CAPT Tracy D. Connors, USN (Ret)

Congressman Charles E. Bennett: A Great American Statesman and Patriot

The mortal remains of the most Honorable Charles E. Bennett, M.C. were interred in Arlington National Cemetery following his death in 2003. This resting place of honor for him among our nation’s heroes is especially appropriate. Not only did he earn that privilege through physical courage under fire in combat, but he earned all the honor and respect we can give him by his decades of arduous, stressful and demanding national service, all the more so because he performed that service despite daunting physical disability.

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Congressman Charles E. Bennett (D-3rd District Florida)

Throughout his 44 years of service in the U.S. House of Representatives as the Member of Congress for Florida’s northeast and as Dean and Chairman of Florida’s Congressional Delegation, Charlie Bennett never gave less than his best. He fulfilled his duties with dignity, honor and the strongest sense of personal integrity I have ever seen. His spirit was indomitable; his commitment to his country and his constituents, total.

Charlie Bennett earned the Silver Star, the nation’s third highest combat decoration for bravery, during WW II, where he led guerrilla operations against the Empire of Japan forces until the return of General Douglas MacArthur to the Philippines. But his relentless courage in confronting every day the ravages of the poliomyelitis he contracted in the Philippine jungles was even more inspiring and humbling to all those around him.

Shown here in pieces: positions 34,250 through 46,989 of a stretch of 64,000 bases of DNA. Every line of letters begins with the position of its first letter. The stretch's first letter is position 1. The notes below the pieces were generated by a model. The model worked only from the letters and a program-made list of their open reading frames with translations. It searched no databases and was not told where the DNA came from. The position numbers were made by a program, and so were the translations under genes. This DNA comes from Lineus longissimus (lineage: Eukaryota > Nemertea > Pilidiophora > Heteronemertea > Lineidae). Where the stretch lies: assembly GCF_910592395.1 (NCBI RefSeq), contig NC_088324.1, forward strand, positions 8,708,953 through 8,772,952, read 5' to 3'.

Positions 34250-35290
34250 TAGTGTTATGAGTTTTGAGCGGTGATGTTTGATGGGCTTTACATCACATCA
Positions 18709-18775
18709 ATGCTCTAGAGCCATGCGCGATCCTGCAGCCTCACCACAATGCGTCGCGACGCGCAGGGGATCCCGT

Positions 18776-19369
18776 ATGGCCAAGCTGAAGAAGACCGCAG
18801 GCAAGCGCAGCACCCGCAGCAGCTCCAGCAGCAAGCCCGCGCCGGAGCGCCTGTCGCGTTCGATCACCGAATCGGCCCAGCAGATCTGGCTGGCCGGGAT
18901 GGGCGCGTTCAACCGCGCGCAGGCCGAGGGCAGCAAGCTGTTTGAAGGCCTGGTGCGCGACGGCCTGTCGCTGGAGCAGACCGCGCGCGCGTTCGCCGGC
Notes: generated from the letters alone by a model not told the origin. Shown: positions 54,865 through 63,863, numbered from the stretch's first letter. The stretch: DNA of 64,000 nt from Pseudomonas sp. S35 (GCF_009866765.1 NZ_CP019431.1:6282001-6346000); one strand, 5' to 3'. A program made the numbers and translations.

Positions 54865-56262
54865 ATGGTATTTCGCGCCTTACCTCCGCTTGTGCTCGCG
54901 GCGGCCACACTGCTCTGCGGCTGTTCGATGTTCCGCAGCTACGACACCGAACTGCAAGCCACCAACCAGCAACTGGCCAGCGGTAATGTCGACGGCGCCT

Over the years he was able to progress from a wheel chair to crutches to two canes and then, finally, one cane. He considered that great progress—and it was. It also came after great efforts on his part to strengthen his wasted legs and to learn to use his cumbersome, painful braces to support his body. Several times a day when Congress was in session, he had to make the long trip from his Rayburn HOB office over to “The Floor” of the House of Representatives in the Capitol Building itself. It was slow and painful, but he did it thousands of times during his 44 years in office.

Since he had been a Member of Congress since 1949, Charles E. Bennett was all I had ever known as the Congressman from the Third District of Florida.

My first personal association with him began in 1955.

© Copyright 2015 Tracy D. Connors

About Tracy Connors

Tracy D. Connors graduated from Jacksonville University (AA), University of Florida (BA), the University of Rhode Island (MA), and Capella University (Ph.D. with Distinction, human services management, 2013). Ph.D. (Honorary), Leadership Excellence, Jacksonville University, December, 2013. Designated a "Distinguished Dolphin" by Jacksonville University, Feb. 2, 2010.

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